What exactly does the consumer market know that we in education choose to ignore? For example, why does the Princeton Review provide SAT preparation via cell phones? Why are Cingular and Verizon working to allow cell phone data (such as photos) to cross their respective networks seamlessly? Why does a software application like CoffeeCup Wireless Web Builder exist to create web screens that operate in a cell phone size? Why does a website catering to cell phone users like WINKsite exist and continue to grow exponentially? Why have Nintendo and Sony introduced new game systems that have built-in ethernet wireless capability and Internet browsers, along with touch screens and USB ports?

These questions lead me to believe we need to place more effort in understanding tools that our students already access on their own and find responsible ways to leverage those tools in our schools. Students are investigating, collaborating and learning with these digital tools as soon as they leave our schools each afternoon. Providing an outlet during school hours that enables students to use their learning tools of choice can make the school environment more relevant to their overall learning preferences.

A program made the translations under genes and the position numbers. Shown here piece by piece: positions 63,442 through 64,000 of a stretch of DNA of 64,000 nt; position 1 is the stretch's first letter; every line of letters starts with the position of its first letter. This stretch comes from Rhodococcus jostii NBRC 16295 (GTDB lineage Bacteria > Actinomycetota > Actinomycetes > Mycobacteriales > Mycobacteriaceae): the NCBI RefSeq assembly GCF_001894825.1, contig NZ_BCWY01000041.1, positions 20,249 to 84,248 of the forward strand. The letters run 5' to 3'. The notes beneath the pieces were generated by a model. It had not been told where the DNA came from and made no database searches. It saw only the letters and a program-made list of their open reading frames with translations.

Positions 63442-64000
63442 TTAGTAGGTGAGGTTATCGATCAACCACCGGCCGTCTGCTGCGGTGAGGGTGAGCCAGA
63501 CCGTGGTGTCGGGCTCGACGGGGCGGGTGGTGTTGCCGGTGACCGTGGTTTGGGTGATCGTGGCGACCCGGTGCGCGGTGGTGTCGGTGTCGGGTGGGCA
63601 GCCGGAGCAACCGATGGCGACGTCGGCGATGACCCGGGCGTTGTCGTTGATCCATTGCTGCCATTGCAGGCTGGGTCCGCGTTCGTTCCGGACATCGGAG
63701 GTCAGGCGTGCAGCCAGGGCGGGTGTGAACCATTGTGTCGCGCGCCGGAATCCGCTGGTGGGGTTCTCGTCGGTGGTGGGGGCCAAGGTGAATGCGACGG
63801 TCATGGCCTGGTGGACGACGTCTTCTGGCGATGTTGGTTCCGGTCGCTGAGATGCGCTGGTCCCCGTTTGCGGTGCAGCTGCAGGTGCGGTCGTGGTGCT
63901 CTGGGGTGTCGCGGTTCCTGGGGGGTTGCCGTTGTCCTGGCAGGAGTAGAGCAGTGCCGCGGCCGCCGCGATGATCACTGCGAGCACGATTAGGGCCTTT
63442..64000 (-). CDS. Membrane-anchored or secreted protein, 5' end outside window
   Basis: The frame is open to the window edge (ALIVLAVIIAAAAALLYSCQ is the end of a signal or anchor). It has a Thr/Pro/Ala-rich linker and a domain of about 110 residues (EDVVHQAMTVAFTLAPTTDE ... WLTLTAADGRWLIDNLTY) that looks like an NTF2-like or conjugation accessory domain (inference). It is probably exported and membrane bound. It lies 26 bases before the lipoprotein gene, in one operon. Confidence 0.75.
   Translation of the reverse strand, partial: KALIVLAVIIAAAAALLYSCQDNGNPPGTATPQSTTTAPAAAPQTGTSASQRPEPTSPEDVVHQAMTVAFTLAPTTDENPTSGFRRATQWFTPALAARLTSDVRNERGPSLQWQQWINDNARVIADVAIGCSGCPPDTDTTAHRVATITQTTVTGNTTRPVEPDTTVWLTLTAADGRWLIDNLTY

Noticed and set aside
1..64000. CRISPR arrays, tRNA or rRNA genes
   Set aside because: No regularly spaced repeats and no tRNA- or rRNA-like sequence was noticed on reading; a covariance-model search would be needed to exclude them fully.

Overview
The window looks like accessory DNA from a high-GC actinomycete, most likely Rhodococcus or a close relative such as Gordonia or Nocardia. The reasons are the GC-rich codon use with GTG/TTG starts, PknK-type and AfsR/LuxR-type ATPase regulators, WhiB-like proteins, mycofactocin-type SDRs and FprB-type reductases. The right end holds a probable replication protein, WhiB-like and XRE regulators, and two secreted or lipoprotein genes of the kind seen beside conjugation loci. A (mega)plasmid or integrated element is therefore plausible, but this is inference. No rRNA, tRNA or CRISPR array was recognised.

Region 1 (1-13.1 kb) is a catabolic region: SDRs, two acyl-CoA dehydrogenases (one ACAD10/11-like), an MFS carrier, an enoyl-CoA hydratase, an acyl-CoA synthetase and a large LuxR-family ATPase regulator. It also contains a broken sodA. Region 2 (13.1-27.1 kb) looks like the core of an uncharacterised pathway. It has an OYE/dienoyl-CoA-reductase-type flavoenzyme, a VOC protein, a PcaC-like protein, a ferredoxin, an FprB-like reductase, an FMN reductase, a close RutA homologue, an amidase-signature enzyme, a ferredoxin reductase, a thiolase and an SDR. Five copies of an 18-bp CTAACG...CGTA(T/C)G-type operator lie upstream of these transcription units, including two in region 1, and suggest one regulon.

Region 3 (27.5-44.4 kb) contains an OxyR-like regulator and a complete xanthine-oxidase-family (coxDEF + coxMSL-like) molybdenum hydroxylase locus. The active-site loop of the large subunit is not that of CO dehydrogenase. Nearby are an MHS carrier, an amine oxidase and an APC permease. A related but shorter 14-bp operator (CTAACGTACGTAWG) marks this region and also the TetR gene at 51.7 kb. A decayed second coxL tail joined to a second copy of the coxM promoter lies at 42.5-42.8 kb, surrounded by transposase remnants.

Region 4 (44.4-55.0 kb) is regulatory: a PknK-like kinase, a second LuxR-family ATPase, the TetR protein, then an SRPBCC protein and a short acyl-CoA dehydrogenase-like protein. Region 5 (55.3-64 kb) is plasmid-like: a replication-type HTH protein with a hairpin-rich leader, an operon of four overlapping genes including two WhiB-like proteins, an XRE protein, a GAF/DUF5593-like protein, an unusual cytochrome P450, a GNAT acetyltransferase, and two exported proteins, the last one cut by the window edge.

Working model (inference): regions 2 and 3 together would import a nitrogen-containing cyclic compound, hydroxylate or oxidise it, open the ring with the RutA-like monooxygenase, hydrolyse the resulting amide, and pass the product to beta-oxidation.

Network Support
The thinking that schools can (or should) provide all of the technology tools that students will use in their learning must evolve to where schools provide some of the tools that students will use in their daily activities and then provide secure network access for student-owned devices.

An increase in staff awareness and training must accompany a major shift in student technology access such as this. Now is the time to begin planning your policies and practices that will enable students to use their personal digital media in the school setting while preserving the integrity of school technology systems and the overall learning process.

What technology should you become familiar with and consider allowing for educational use in your schools?

For a long time, technology in schools consisted of a room (or lab) where computers were situated and students had to leave their classroom learning environment and move to that room for a scheduled period of time. If it happened that the students could benefit from a technology tool on a day their class wasn’t scheduled to be in the computer room, few options were available to accommodate that teachable moment.

This type of environment tends to turn technology use into an event rather than treat technology as a tool to be used as necessary. Having technology in the classroom, ready to use at a moment’s notice, makes it possible to move beyond learning about technology and get to learning with technology.